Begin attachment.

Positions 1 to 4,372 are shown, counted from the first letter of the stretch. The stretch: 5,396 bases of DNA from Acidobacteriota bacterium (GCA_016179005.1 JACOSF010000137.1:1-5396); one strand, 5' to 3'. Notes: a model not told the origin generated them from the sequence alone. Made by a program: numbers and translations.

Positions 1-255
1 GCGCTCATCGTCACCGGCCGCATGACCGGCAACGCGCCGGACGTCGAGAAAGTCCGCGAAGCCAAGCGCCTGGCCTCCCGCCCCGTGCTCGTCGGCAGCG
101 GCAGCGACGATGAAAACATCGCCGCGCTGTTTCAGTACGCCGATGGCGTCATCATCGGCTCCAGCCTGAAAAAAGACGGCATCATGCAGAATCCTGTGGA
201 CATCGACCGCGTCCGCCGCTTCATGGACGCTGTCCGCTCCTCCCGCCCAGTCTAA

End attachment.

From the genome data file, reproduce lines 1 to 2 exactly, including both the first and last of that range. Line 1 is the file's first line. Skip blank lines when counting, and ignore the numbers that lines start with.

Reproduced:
Positions 1 to 4,372 are shown, counted from the first letter of the stretch. The stretch: 5,396 bases of DNA from Acidobacteriota bacterium (GCA_016179005.1 JACOSF010000137.1:1-5396); one strand, 5' to 3'. Notes: a model not told the origin generated them from the sequence alone. Made by a program: numbers and translations.

Positions 1-255